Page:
In 1966, while an employee at Sanders Associates, Baer started to explore the possibility of playing games on television screens. He first got the idea while working at Loral in 1951, another electronics company, they wanted nothing to do with it at the time. In a 2007 interview, Baer said that he recognized that the price reduction of owning a television set at the time had opened a large potential market for other applications, considering that various military groups had identified ways of using television for their purposes. Upon coming up with the idea of creating a game using the television screen, he wrote a four-page proposal with which he was able to convince one of his supervisors to allow him to proceed, he was given the time of two other engineers, Bill Harrison and Bill Rusch. They developed the "Brown Box" console video game system, so named because of the brown tape in which they wrapped the units to simulate wood veneer. Baer recounted that in an early meeting with patent examiner and his attorney to patent one of the prototypes, he had set up the prototype on a television in the examiner's office and "within 15 minutes, every examiner on the floor of that building was in that office wanting to play the game".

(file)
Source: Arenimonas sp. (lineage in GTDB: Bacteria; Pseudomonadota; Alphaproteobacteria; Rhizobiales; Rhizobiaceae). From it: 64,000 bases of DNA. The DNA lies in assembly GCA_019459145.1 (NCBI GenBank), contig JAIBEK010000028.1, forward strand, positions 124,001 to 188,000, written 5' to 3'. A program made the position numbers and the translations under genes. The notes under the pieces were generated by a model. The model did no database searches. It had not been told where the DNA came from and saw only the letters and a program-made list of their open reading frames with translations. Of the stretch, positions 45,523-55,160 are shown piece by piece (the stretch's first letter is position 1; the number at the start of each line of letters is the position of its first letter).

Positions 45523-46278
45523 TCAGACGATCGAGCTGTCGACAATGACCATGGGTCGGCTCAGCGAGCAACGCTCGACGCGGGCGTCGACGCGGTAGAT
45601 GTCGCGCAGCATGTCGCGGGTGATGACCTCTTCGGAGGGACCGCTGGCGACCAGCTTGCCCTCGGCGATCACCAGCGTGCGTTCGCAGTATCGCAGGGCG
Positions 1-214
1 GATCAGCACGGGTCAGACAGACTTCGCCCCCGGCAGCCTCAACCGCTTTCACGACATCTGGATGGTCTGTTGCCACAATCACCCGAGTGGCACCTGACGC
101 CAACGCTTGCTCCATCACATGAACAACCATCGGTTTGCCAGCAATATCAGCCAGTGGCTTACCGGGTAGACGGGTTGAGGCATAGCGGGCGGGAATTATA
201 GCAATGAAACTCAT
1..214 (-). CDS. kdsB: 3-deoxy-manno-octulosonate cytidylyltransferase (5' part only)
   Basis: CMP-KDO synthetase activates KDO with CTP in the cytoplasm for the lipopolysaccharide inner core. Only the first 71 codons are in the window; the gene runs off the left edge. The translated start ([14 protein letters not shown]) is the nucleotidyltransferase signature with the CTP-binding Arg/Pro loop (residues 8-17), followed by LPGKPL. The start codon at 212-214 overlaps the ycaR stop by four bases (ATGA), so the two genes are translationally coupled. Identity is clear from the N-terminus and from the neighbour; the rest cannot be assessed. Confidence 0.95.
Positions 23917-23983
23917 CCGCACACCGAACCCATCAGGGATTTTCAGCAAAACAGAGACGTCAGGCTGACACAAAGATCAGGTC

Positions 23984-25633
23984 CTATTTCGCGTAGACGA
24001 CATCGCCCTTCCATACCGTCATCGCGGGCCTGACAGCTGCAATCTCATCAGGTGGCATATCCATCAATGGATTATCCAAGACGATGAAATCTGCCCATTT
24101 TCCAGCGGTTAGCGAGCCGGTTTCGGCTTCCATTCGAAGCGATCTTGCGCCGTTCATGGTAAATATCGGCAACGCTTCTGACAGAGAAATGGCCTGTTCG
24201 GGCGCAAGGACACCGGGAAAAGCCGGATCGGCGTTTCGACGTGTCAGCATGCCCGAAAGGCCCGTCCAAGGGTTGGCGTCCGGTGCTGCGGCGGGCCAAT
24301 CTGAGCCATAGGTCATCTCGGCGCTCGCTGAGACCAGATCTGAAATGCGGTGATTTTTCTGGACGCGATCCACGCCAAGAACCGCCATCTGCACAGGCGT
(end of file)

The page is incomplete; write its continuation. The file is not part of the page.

The Brown Box was patented on April 17, 1973, given U. S. Patent No. 3728480, became jointly owned by Ralph Baer and BAE Systems. Baer began seeking a buyer for the system, turning to various